NeOse Odor Detector Picks Up the Scent

LAS VEGAS — There are a lot of smells going around CES — it happens when hundreds of thousands of people are in one place. With NeOse, an upcoming device that will detect up to 150 odors, I wondered if I could identify some of those scents. 

Credit: Andrew E. Freedman/Tom's Guide

(Image credit: Andrew E. Freedman/Tom's Guide)

The portable device, which NeOse claims is the first of its kind, uses ventilation to suck in molecules from the subject. That is pulled down to a prism lit by an internal lamp. A specialized camera then records the optical signal from the molecules and sends it to a database to be analyzed and identified.

Aryballe Technologies co-founder and CEO Tristan Rouselle showed me a demonstration of a large prototype. A smaller version, which is green and shaped slightly like a bar of soap was indicative of the final product. He held up a clear liquid in a vial and held it to the NeOse's spout for several seconds, and then handed me the jar to take a whiff and a guess at what was analyzed.

"Lavender?" I suggested. I was close, but wrong. On a MacBook connected to the NeOse prototype via Wi-Fi, he added the new scent to the database, and it was recognized as thyme. During testing phases, the company analyzed smells as varied as cigarette smoke, cleaning alcohol and both burned and grilled bacon.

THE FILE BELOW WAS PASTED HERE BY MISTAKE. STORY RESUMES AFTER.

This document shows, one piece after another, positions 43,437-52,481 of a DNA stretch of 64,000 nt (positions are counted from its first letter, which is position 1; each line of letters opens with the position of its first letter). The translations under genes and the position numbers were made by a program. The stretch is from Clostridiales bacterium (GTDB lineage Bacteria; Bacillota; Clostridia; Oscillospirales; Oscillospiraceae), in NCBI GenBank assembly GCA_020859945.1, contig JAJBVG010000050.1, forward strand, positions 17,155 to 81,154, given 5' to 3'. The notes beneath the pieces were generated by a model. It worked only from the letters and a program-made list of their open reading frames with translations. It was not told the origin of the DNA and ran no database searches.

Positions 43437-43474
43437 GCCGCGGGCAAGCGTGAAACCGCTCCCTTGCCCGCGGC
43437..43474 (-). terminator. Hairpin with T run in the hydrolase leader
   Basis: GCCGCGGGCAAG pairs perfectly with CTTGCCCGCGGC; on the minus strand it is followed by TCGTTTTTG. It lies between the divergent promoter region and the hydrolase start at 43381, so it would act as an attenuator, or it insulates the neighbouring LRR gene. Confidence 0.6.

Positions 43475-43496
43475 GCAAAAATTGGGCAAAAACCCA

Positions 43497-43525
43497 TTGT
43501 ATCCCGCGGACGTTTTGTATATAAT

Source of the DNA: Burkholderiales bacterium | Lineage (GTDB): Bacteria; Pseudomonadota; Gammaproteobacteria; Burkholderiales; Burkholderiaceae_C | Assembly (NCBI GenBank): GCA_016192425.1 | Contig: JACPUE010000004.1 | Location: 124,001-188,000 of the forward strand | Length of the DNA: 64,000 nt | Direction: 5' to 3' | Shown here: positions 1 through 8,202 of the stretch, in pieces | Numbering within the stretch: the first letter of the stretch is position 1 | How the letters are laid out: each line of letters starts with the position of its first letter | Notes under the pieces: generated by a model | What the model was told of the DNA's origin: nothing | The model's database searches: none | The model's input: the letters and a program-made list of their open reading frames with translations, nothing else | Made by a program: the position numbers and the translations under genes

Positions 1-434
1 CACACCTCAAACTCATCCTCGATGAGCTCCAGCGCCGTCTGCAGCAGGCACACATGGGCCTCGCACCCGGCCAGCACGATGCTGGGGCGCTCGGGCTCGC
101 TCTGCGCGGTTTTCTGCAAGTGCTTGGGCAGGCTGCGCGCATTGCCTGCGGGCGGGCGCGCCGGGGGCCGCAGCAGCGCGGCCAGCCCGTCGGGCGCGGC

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Rouselle had to get quite close to the nozzle and be careful not to have anything else in the way. He asked me to take a step back to make sure my hand wouldn't be analyzed on the table nearby. Hopefully the consumer version will be slightly less sensitive.

Aryballe has several suggestions for how the technology could be used in the future. A big one is as an aide to those with anosmia, or a lack of a sense of smell. It also suggests a number of safety, environmental, food and security applications, such as an oven that could smell and fine-tune cooking times or being able to detect air pollution based on odors. The handheld consumer version will sell to consumers in Q4 of 2016 for a price between $200 and $300, while a separate model for industrial use will cost much more.

For now, though, NeOse will be a handheld device connected to an app for Android and iPhone. The applications of technology having a sense of smell could be very useful, but the initial application will more likely be more personal until NeOse's technology finds its way into other devices (which I'm told it may, through the sale of the prism and identification cell to be used on their own), it seems to be aimed more squarely at those with anosmia.